Protein May Be Useful Target for Cancer Therapy

-- Eric Metcalf

Thursday, December 3, 2009

THURSDAY, Dec. 3 (HealthDay News) -- In several types of tumors, targeting the cell surface protease known as fibroblast activation protein (FAP) can inhibit tumor growth, according to research published in the Dec. 1 issue of the Journal of Clinical Investigation.

Angelica M. Santos, Ph.D., of the Wistar Institute in Philadelphia, and colleagues write that, in more than 90 percent of examined human epithelial cancers, tumor-associated fibroblasts and pericytes express FAP.

The authors found that in a mouse model of lung cancer, deletion of FAP was associated with decreased tumor burden. In mouse models of lung and colon cancer, the FAP inhibitor PT630 significantly inhibited tumor growth. In addition, they found that in lung tumors, inhibiting dipeptidyl peptidase IV -- which is related -- can also hinder tumor growth.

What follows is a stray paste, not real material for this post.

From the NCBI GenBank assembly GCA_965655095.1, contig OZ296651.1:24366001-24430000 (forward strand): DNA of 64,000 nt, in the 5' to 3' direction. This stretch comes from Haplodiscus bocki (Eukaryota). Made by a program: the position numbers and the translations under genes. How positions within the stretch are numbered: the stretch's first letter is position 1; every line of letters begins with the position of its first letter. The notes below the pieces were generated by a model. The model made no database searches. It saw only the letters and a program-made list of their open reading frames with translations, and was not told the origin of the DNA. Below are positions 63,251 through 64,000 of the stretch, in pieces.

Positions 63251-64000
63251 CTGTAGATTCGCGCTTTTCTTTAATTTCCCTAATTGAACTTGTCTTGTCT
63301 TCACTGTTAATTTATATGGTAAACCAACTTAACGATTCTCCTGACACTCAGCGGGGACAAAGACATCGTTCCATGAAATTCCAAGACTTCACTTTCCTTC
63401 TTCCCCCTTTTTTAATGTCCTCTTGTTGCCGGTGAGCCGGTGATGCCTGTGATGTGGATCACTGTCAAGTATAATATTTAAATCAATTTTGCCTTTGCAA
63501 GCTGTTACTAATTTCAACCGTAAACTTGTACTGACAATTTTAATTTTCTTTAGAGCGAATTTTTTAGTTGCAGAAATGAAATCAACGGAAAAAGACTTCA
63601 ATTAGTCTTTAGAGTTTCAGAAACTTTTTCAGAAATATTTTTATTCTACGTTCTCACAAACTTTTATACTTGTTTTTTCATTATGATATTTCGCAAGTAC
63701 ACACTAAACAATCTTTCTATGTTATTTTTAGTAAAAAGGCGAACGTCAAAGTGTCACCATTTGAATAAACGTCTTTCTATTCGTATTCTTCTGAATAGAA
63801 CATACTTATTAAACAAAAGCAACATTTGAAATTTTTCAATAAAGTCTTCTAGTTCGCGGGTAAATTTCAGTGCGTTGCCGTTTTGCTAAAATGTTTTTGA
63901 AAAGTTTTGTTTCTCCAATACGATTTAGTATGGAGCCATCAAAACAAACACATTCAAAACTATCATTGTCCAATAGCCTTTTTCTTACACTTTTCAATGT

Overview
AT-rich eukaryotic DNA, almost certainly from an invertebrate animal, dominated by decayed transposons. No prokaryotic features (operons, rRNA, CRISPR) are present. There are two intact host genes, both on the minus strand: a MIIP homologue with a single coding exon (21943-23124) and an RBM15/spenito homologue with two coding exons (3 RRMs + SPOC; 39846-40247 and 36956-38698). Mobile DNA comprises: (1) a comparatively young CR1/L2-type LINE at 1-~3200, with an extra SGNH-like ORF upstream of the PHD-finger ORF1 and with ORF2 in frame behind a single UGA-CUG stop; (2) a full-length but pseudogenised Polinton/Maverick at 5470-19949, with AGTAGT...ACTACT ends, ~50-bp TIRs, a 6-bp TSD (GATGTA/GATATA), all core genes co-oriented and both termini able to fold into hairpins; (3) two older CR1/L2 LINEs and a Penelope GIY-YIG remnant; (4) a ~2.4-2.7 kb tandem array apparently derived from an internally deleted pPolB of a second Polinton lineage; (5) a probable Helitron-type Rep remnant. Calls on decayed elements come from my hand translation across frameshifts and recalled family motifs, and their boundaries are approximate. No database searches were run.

"In summary, this study provides proof of principle that targeting FAP can inhibit tumor growth in multiple tumor types, indirectly through effects on stromagenesis, vascularization, and ECM remodeling. Human epithelial-derived solid tumors are rich in FAP-expressing cells. Thus, in addition to establishing the mechanisms by which a specific stromal cell surface protease promotes tumorigenesis, these studies indicate that further exploring tumor stroma and, in particular, FAP as a potential therapeutic target in patients is warranted," the authors conclude.

A co-author reported past research support from Point Therapeutics, which provided materials for this study and employs another co-author.

Full Text

Specialties Cardiology
Diabetes & Endocrinology
Internal Medicine
Family Practice

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